In case you have been living under a rock and weren't aware of these films, here are the newly released official trailers for the hotly anticipated 2012 releases, Ridley Scott's prequel to Alien, Prometheus, Christopher Nolan's The Dark Knight Rises and Peter Jackson's The Hobbit: An Unexpected Journey, for your enjoyment. Networks have been busy recently with trailer uploads and chatter. I have tried to avoid getting too caught up in it but I folded and watched the latter two trailers (but only because they kept showing up on my Facebook feed). The films are months and months away - and I'd like to go in with the potential for some surprise.

But if you are interested, you can check them out below. Hope everybody had a fantastic Christmas. Here's to a safe, happy, productive and prosperous 2012.

Saturday, December 24, 2011

End-of-Year Awards: 10 Worst Films of 2011


I have managed to avoid some of the year's big duds - Red Riding Hood, Something Borrowed, Just Go With It, Abduction, Jack and Jill etc. - actually making the effort see some of the potential duds that might have surprised me (for example Pirates of the Caribbean: On Stranger Tides). I don't know why I saw New Year's Eve. I had free passes.

Before I delve into my Ten Worst Films of 2011, here are my selections for Most Overrated Film and Biggest Disappointment of 2011.

Overrated: The obvious choice here would be Bridesmaids, a film most people know I did not enjoy but one that holds a 90% score on Rotten Tomatoes and has been amongst the nominees and winners at recent critics awards. I don't get it. Other ones that spring to mind are Eye of the Storm (a multiple festival winner, but the year's longest two hours), The Beaver (the premise is absurd) and X-Men: First Class (if Michael Fassbender wasn't so good in this film, it would have stunk). But, the most overrated film of the year is Harry Potter and the Deathly Hallows Part 2. Being a Harry Potter fan, I found it to be a fitting way to end the franchise. For the most part, I actually liked the film. So, why would I select this here? It has a 96% score on Rotten Tomatoes (with an 8.4 average) and has been popping up consistently on Top 10 lists. It's a good film, but far from a great one (it's not the best in the series, that's for sure) despite the critical consensus claiming otherwise.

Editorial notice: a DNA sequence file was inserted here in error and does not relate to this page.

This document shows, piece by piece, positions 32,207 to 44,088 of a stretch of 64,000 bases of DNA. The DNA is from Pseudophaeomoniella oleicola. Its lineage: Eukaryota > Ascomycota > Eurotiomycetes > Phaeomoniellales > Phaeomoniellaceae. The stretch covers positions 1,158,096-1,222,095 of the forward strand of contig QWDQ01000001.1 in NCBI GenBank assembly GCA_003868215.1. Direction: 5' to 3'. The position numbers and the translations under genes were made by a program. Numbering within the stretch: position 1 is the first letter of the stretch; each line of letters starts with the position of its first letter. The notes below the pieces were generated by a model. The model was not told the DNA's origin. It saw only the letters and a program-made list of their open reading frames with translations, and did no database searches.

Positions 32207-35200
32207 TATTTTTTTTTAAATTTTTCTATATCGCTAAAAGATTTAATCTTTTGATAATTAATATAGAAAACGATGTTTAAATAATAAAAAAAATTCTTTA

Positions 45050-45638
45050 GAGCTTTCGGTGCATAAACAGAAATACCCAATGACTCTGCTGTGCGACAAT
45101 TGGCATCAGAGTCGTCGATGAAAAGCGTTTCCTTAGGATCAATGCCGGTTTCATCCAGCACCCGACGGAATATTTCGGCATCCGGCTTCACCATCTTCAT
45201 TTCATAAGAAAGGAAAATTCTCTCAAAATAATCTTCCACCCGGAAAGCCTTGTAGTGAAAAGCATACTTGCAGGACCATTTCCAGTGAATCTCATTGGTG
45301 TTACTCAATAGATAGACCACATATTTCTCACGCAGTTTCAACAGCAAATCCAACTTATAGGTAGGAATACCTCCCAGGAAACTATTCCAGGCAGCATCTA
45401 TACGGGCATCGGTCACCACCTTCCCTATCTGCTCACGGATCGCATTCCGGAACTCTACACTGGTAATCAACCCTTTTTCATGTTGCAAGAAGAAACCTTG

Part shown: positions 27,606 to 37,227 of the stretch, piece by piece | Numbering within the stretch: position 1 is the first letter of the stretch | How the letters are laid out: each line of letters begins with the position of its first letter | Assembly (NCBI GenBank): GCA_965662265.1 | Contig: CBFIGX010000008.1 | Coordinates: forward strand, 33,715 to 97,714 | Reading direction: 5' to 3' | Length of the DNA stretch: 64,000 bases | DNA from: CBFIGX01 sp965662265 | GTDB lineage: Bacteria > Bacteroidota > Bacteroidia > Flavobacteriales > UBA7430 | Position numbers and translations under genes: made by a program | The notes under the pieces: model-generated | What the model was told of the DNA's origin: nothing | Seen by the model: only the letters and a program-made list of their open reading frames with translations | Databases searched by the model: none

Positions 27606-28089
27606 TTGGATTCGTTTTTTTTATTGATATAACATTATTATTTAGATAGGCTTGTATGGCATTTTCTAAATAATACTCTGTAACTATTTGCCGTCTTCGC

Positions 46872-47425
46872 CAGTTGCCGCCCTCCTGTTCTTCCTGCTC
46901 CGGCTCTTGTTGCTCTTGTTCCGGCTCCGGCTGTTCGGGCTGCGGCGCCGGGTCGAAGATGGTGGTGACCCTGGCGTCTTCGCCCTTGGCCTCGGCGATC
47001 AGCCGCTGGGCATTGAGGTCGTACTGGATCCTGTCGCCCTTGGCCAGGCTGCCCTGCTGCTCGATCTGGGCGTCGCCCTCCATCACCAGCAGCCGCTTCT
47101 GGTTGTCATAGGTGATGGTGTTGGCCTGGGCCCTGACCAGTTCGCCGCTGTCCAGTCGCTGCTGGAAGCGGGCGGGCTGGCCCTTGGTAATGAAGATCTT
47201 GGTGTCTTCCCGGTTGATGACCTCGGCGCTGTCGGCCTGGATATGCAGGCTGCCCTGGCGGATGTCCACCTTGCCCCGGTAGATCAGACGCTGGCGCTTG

Biggest Disappointment: At the start of the year I remember being really intrigued by both Submarine and Another Earth. While Submarine was a clever, quirky indie comedy, it didn't match my expectations, unfortunately. Another Earth showcases the talents of writer/star Brit Marling, and writer/director Mike Cahill, but I didn't find it to be a particularly strong film. It was one of a few disappointments at the Melbourne International Film Festival. Another one was Melancholia. It's Lars Von Trier. I got through Antichrist easier than this one. The second half was a snoozefest. I have seen the film since and I liked it a lot more (the photography and Dunst are the highlights) - but I wished I felt more coming out of it. Another one is Sleeping Beauty. After learning of it's selection into Cannes and seeing it at the Sydney Film Festival, I convinced myself that I liked it. Weeks went by, it received a theatrical run, I discussed it with a few people - and decided that it really wasn't very good at all.

A Guide to the 2011 Boxing Day Releases

Boxing Day in Australia is the biggest day of the year for cinema-goers. It's the day after Christmas - there are the Boxing Day sales, and for some reason people are convinced it is the perfect day to stand in a long queue and sit in a packed cinema. Having worked at a cinema for a number of years, Boxing Day is hell. Remember Avatar. This year I will also be working, but at a much smaller and much more relaxed location.

Anyway, suitably for such a big day, there are eight releases scheduled across Australia for Boxing Day: The Adventures of Tintin, War Horse, We Bought A Zoo, Happy Feet 2, Tower Heist, The Skin I Live In, Albert Nobbs and The Iron Lady. I have seen and reviewed five of these releases - with The Iron Lady, Albert Nobbs and Happy Feet 2 eluding me so far. Intrigued by the work of Meryl Streep and Glenn Close, I'll check out the two former sometime before the end of the year.